After the great battles of Mărăști, Mărășești and Oituz in the summer of 1917 on the Romanian Front, the situation would calm down, but only for a short while. The big problem was the social and political upheavals that troubled Russia more and more. The Russian army was also starting to unravel.

In the spring and summer of 1917, the Russian army was getting increasingly demoralized by Bolshevik ideals. Many soldiers refused to fight, disobedience and desertions became constant practices. The figures are telling: between March and May 1917, between 400.000-700.000 soldiers from the garrisons behind the front disappeared in the vastness of Russia.

On the Romanian Front, after the fighting in Mărăști, Mărăşeşti and Oituz, the Russian armies had 59 infantry divisions and 8 cavalry divisions, but many of them weren’t at full strength and discipline was undermined by Bolshevik revolutionaries. It was precisely because of the poor status of the Russian army that a request of the Entente for a Russian-Romanian attack to help the Italians at a difficult time at Caparetto was ignored.

The state of the Russian divisions was worrying, as they were not capable of any large-scale offensive actions and their defensive lines were increasingly disorganized. The Russian reservists who arrived at the front, especially the young officers, brought with them more and more radical ideas. The increasing Bolshevik influence, pacifism, and increasingly disrespectful behaviour towards the superiors were all the more common.

The Bolshevik revolution broke the Russian army

On October 25, the Bolshevik revolution began. On October 26, the new authorities issued two decrees: “The Decree on Peace” and “The Decree on Land”. This was the moment in which not only the Russian army and the empire collapsed, but also the Eastern Front.

The Brest-Litovsk armistice, concluded on November 22/ December 5, 1917, would also seal the fate of the Romanian Front. Just one day before, on December 4, General Shcherbachev, the commander of the Russian forces on the Romanian Front, asked Mackensen and Archduke Joseph for a meeting in Focșani to discuss an armistice. On the day of the signing of the Brest-Litovsk armistice, Shcherbachev communicated to King Ferdinand of Romania and to Prime Minister Ion I.C. Brătianu of his decision to conclude an armistice. Shcherbachev’s decision was taken without prior consultation with the Romanian allies.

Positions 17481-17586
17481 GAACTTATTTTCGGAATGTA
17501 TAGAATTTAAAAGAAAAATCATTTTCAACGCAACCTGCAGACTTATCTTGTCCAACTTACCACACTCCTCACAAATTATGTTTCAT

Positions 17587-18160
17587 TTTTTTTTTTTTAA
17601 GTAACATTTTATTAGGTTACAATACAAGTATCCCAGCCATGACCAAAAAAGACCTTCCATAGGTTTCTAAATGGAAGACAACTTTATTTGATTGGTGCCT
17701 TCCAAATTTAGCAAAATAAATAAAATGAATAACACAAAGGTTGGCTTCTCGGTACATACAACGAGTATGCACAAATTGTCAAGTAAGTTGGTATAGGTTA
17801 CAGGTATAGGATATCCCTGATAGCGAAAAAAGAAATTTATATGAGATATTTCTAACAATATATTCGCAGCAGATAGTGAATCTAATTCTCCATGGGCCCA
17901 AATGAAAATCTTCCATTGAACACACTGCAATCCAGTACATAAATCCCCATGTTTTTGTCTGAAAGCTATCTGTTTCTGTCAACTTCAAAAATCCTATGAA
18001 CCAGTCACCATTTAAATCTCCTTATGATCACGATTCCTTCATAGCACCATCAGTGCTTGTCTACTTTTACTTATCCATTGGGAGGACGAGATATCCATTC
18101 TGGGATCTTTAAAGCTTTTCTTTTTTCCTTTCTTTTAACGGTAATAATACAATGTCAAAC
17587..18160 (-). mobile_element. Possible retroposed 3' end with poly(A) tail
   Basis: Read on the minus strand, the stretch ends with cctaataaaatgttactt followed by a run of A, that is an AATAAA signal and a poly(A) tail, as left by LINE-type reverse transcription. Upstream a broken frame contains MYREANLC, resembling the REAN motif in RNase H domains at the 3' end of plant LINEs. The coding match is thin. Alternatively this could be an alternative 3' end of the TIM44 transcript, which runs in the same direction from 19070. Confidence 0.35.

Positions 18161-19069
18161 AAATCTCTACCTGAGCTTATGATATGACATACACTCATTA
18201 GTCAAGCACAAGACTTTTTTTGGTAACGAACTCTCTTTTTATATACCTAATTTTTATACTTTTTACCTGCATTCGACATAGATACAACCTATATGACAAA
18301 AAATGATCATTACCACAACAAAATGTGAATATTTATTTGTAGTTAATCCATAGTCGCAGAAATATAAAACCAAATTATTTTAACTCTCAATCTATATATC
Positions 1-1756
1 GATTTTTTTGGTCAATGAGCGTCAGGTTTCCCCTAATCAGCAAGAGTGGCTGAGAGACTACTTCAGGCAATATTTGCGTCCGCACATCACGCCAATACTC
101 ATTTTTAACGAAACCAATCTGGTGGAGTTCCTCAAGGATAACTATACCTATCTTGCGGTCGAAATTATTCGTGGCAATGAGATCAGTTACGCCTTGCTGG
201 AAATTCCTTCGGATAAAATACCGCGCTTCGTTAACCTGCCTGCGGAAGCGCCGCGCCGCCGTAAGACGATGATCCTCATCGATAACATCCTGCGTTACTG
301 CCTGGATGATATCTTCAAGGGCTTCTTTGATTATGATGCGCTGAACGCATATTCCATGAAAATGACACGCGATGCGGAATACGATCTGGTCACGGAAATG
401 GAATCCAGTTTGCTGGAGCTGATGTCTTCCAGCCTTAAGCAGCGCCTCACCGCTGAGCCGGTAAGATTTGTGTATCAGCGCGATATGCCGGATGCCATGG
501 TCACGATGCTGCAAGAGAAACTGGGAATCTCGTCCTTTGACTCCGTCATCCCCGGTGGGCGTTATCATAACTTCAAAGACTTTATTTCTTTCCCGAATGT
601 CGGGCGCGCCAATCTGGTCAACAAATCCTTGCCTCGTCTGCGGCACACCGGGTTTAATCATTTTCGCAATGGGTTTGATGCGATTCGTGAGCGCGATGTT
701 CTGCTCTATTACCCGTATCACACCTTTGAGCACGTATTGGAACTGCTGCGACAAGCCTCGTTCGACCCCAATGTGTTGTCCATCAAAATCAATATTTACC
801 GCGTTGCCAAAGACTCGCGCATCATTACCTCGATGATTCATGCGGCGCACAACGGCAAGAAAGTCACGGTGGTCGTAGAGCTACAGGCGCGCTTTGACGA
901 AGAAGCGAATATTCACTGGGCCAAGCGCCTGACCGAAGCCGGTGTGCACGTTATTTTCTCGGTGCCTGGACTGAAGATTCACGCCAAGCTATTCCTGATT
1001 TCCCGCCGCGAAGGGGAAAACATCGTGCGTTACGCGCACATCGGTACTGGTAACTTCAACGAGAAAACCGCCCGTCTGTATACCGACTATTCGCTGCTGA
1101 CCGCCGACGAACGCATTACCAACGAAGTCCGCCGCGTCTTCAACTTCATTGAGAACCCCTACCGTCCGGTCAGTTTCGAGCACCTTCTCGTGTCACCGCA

The Romanian army was facing a grave situation. The Romanian troops had to cover the entire front line, from Bukovina all the way to the south, with 13 infantry divisions and 4 cavalry divisions, as the disorganized Russian army was leaving its positions. The territory behind the front was divided into eight areas under the jurisdiction of a division. For the Russian armies the armistice became the catalyst for the application of the revolutionary creed of peace and demobilization.

Austrian members of Parliament who visited the headquarters of the 48th Infantry Division were greeted by hundreds of Russian soldiers with music, picked them up from the car and took them into a room where they were treated as true messengers of peace. The guests learned that, just days earlier, the officers had been arrested and replaced by young revolutionaries. This practice became commonplace, General Ragoza, the commander of the 4th Army, being replaced in a similar way.

Even the commander of the Russian troops in Romania, General Shcherbachev, was the target of a Bolshevik plot, thwarted by the Romanian army who used force against the Bolsheviks in Socola (near Iași) and other parts of Moldavia.

Under these conditions, Romania was also obliged to participate in the negotiations in Focșani. Although the Russian and Romanian delegations acted in consensus and were determined not to recognize Lenin’s government and not to accept the unfavourable conditions of the ceasefire imposed by the Central Powers on the Bolsheviks in Brest-Litovsk, the general situation on the front called for an armistice. The final form of the Focșani armistice was signed on November 26/ December 9, 1918.


Glenn E. Torrey, România în Primul Război Mondial [Romania in the First World War], Meteor Publishing House, Bucharest, 2014.

I.G. Duca, Memories [Memories], vol. I, Expres Publishing House, Bucharest, 1992.

Henri Prost, Destinul României: (1918-1954) [The destiny of Romania: (1918-1954)], Compania Publishing House, Bucharest, 2006.

The Count of Saint-Aulaire, Însemnările unui diplomat de altădată: În România: 1916-1920 [The testimonies of a former diplomat: In Romania: 1916-1920], Humanitas Publishing House, Bucharest, 2016.

Constantin Argetoianu, Memorii [Memories], Humanitas, Bucharest, 1992.

Florin Constantiniu, O istorie sinceră a poporului român [A sincere history of the Romanian people], Encyclopaedic Universe Publishing House, Bucharest, 2008.

Translated by Laurențiu Dumitru Dologa